1. That my first response but you beat me to it.
      When I first started USPSA in the mid 90s I wore Hawaiian shirts over my sig P220 thinking that was how I would carry if I ever got a CC permit (Kalifornica duh).
      Now it’s a Shield IWB for the occasional IDPA match forward of the hipbone with the Hawaiian shirt (bought a used vest but it lives in the closet).
      I prefer ipsick because I can solve the problem how I want depending whether I’m feeling tactic oil or gamer that day.

  2. I made the same decision years ago. I currently shoot IDPA with a shield in a Stealth Gear Onyx wearing a sports coat. (my daily dress code is sports coat or suit) I shoot IPSC with a Glock 35. I sometimes win IPSC matches,but I haven’t won an IDPA match in over a year and I know I won’t, unless I have an awesome day and several people get procedurals.Both are fun, both have their place, and both have their failings.

  3. My IDPA experience was similar, but I did use my regular carry gun and holster under the clothes actually worn. The only difference really was strapping magazines on all over so I’d have the firepower to move, shoot, rescue hostages, take out the gang of evil thugs and make the world safe for democracy. Calling 911 never seemed to be the right answer. “Defensive” shooting was played very offensively.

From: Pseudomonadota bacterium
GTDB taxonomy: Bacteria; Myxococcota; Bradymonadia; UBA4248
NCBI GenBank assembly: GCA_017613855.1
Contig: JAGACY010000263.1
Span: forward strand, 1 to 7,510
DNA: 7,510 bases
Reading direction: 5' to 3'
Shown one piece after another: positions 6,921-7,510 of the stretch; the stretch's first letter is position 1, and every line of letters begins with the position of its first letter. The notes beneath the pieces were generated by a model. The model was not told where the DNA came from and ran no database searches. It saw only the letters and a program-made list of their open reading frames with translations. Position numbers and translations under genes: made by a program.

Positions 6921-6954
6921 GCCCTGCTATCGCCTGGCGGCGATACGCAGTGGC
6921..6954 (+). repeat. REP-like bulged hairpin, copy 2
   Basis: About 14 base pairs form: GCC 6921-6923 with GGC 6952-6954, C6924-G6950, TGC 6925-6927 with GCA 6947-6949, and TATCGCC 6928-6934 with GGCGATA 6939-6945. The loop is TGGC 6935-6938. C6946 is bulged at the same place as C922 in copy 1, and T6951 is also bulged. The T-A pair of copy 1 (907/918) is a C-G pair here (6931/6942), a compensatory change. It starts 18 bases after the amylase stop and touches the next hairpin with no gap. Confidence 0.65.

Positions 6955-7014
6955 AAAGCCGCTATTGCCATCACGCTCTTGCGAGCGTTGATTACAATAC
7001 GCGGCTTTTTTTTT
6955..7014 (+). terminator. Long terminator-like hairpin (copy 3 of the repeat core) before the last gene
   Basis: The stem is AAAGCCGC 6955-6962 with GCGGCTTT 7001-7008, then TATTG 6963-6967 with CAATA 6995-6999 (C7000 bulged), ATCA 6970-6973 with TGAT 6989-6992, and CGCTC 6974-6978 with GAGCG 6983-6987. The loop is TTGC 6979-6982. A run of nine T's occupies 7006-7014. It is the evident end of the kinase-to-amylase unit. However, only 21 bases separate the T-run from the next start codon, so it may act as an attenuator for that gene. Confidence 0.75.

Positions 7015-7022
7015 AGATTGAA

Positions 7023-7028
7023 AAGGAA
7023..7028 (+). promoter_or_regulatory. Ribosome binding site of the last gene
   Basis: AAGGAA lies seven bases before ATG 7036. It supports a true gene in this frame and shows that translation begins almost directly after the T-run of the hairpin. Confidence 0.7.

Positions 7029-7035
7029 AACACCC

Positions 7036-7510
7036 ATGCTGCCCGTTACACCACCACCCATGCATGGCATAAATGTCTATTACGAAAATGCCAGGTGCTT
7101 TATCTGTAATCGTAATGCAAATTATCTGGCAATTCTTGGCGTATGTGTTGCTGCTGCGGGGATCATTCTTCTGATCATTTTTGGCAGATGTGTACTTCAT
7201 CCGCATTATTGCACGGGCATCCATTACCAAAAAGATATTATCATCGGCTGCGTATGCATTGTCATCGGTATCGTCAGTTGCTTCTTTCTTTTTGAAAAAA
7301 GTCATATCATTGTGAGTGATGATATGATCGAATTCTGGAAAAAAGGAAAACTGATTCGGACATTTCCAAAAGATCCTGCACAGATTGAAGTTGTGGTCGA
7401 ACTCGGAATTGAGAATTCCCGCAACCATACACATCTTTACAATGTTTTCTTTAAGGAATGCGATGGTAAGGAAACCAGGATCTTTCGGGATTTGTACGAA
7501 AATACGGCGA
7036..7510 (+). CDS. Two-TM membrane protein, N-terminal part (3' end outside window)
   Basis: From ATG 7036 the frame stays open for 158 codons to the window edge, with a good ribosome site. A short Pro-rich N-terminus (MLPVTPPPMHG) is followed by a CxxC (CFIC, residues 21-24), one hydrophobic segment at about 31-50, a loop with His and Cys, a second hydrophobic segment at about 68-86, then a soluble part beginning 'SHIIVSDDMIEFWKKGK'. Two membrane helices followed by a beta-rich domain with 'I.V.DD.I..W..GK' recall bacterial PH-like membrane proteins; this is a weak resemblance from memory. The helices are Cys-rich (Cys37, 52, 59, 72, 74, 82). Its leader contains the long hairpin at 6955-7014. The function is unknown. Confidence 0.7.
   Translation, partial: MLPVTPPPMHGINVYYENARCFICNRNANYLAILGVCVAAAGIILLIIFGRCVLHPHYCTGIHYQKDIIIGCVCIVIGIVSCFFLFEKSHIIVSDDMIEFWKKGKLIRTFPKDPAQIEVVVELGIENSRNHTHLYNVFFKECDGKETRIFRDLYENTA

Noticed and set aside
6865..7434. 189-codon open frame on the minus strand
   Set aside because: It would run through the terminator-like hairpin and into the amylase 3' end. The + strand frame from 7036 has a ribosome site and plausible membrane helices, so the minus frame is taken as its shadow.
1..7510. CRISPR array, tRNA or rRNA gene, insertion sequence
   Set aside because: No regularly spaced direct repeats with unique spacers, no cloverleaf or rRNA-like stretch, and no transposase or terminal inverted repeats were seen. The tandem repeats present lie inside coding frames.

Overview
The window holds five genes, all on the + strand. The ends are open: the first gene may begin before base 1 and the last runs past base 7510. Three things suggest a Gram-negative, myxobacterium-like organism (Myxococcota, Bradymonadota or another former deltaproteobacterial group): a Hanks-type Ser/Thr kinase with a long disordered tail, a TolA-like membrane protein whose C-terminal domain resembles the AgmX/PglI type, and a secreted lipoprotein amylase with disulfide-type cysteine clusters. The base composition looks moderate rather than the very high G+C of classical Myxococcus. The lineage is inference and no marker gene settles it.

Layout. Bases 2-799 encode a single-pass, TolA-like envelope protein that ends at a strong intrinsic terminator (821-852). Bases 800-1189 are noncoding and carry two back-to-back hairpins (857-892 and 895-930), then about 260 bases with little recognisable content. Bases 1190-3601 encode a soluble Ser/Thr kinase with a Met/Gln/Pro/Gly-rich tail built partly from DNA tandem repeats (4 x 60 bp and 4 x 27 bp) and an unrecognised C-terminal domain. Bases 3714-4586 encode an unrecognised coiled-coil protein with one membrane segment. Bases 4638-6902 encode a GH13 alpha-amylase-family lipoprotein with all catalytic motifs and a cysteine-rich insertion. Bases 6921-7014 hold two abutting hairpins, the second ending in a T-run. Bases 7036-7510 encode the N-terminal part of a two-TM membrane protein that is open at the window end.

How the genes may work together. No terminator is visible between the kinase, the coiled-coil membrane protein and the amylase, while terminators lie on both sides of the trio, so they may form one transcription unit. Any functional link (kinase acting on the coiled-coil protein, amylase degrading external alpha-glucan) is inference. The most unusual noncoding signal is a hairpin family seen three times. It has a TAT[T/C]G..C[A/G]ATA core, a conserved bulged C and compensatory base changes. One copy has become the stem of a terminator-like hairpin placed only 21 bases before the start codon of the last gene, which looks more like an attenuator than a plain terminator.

It was fun, all that walking, running, mag swapping and shooting. It drove me to practice during the week, made me intimately familiar with the innards of the pistol and my loading bench, and I met some great folks, tactical and practical. But two years of it was enough.

  4. Can we get the author’s name near the top of the post? I read most of this post thinking it was Caleb’s writing and then had to scan to the bottom to see it was C.J.’s when he reference Caleb’s comment on a podcast – very confusing especially when there are multiple people posting articles to this site.

  5. Gotta disagree with the comments re: “the vest”. I believed it too. Until a few months ago, I was sitting at a carwash, and some guy in front of me steps out of his truck, puts on “the vest”, then straps on his gun in an OWB holster, and walks around like he’s “carrying concealed”. Every little motion he made, I got to see his chrome plated blaster. He piece was only “concealed” if he stood perfectly motionless.